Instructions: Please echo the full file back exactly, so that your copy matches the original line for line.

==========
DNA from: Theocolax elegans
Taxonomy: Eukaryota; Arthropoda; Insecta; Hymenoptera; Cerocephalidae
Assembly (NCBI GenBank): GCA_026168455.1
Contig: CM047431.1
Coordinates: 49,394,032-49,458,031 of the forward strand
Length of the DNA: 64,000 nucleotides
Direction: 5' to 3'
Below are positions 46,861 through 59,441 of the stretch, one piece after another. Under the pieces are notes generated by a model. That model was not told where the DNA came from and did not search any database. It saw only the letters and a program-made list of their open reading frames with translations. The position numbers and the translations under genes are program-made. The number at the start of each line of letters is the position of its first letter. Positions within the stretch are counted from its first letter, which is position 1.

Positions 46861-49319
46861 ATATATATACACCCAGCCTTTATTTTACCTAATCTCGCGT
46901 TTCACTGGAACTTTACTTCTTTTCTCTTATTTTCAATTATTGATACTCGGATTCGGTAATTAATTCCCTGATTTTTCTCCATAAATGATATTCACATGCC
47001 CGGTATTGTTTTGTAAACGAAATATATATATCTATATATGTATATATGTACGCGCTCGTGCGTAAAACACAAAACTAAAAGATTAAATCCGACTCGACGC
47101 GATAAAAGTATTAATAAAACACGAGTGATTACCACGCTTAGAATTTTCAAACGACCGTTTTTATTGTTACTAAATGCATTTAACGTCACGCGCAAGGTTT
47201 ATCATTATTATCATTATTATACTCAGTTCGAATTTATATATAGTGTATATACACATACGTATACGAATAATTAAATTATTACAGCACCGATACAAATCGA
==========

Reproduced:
DNA from: Theocolax elegans
Taxonomy: Eukaryota; Arthropoda; Insecta; Hymenoptera; Cerocephalidae
Assembly (NCBI GenBank): GCA_026168455.1
Contig: CM047431.1
Coordinates: 49,394,032-49,458,031 of the forward strand
Length of the DNA: 64,000 nucleotides
Direction: 5' to 3'
Below are positions 46,861 through 59,441 of the stretch, one piece after another. Under the pieces are notes generated by a model. That model was not told where the DNA came from and did not search any database. It saw only the letters and a program-made list of their open reading frames with translations. The position numbers and the translations under genes are program-made. The number at the start of each line of letters is the position of its first letter. Positions within the stretch are counted from its first letter, which is position 1.

Positions 46861-49319
46861 ATATATATACACCCAGCCTTTATTTTACCTAATCTCGCGT
46901 TTCACTGGAACTTTACTTCTTTTCTCTTATTTTCAATTATTGATACTCGGATTCGGTAATTAATTCCCTGATTTTTCTCCATAAATGATATTCACATGCC
47001 CGGTATTGTTTTGTAAACGAAATATATATATCTATATATGTATATATGTACGCGCTCGTGCGTAAAACACAAAACTAAAAGATTAAATCCGACTCGACGC
47101 GATAAAAGTATTAATAAAACACGAGTGATTACCACGCTTAGAATTTTCAAACGACCGTTTTTATTGTTACTAAATGCATTTAACGTCACGCGCAAGGTTT
47201 ATCATTATTATCATTATTATACTCAGTTCGAATTTATATATAGTGTATATACACATACGTATACGAATAATTAAATTATTACAGCACCGATACAAATCGA